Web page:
He has also knocked over a chair in the basement, not once, but twice. The first time, I associated it with a combination of excessive speed, and fluke circumstances. One day last week, Finn came blazing down the stairs, as he likes to do during his fits of insanity, and leaped into a pedestal chair. He landed on the back of the chair so hard he knocked the thing over.
This is a chair he loves to get on and spin around in while clinging atop the chair’s back.
But now that he discovered he can knock it over, apparently he plans on repeating his move. Two nights later, he leaped up onto the chair, sending it over once again.
I’ve had to lock the back of the chair in the upright position. It might impede his spinning fun, but he brought this on himself.
High school English
I just have to comment on the high school English curriculum in this province, and here in Chatham-Kent. Mary Beth summed it up well in her recent column, but I have to add my two cents.
High school English is broken.
It has been for years.
I work with words for a living and I dropped English not once, but twice in high school back in the early 1980s. I hated the books we studied. Margaret Lawrence’s The Stone Angel was the tipping point, even though it was probably the most modern of all the books I studied over the years.
The view from the eyes of a 90-year-old woman was of no interest to a 17-year-old boy back then.
And then there are the works of William Shakespeare. Yes, he was a brilliant playwright in his day, but that day was more than 500 years ago. He died in 1616.
He bludgeoned the people viewing his plays with irony, pathetic fallacy and his famous foreshadowing. He had to. We’re talking about audiences with limited education; fewer than 30 per cent of the population at that time in England was literate, and that number is being generous.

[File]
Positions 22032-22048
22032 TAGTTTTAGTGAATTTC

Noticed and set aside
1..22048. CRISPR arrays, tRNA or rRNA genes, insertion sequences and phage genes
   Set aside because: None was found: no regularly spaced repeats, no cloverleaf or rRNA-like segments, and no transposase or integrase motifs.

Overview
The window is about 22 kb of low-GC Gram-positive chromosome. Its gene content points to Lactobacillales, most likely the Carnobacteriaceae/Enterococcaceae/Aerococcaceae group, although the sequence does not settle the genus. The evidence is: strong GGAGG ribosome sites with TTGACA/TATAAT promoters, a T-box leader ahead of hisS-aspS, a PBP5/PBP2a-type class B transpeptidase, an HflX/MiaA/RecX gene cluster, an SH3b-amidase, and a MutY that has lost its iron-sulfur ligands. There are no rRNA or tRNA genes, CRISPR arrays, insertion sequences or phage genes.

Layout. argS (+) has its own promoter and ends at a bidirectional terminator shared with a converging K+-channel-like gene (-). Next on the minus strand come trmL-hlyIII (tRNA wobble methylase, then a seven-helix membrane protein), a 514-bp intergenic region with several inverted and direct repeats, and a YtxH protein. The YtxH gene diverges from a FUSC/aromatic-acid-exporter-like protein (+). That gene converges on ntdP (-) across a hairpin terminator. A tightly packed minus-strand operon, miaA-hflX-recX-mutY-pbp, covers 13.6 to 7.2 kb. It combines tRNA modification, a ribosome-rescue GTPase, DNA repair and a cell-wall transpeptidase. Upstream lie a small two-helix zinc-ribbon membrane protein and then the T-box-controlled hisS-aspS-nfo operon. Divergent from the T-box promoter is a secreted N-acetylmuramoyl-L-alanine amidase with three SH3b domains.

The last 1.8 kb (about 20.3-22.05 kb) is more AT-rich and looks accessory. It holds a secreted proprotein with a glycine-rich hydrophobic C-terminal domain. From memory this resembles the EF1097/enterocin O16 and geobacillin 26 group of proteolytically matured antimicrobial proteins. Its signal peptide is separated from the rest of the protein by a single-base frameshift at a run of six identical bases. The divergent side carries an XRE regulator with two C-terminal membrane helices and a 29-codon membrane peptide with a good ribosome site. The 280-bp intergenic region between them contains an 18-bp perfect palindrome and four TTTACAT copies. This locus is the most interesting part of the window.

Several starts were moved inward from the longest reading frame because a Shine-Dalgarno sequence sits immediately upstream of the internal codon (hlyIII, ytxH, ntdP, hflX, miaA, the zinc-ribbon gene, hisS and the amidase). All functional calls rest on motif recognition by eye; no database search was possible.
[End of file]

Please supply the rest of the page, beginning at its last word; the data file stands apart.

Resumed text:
Shakespeare today is taught apparently the same way it was during my time in high school – remember passages from his works and regurgitate.
If you want to keep today’s teens interested, how about having them study books that might have the slightest interest to them? In today’s society, attention spans are dwindling and fewer people read than ever before. Give them material that will help nurture their reading experience, rather than force them away from it.
That, just as it did during my time in high school, means giving them books of interest; ones that were written much more recently.
Studying material penned before a student’s parents were born sounds a little out of touch to me. Yes, I am well aware that there are literary classics, but we live in a world where knowledge doubles every seven to 20 years (depending on who’s counting), so let’s stay a little more current than William Shakespeare or Charles Dickens or Ray Bradbury or George Orwell, shall we?
And what is with the curriculum’s love of dystopian stories and tragedies anyway? If they are so necessary, why not look closer to today’s date? Suzanne Collins’ The Hunger Games series, or Veronica Roth’s Divergent books could be useful starting points, and ones of particular interest to the students.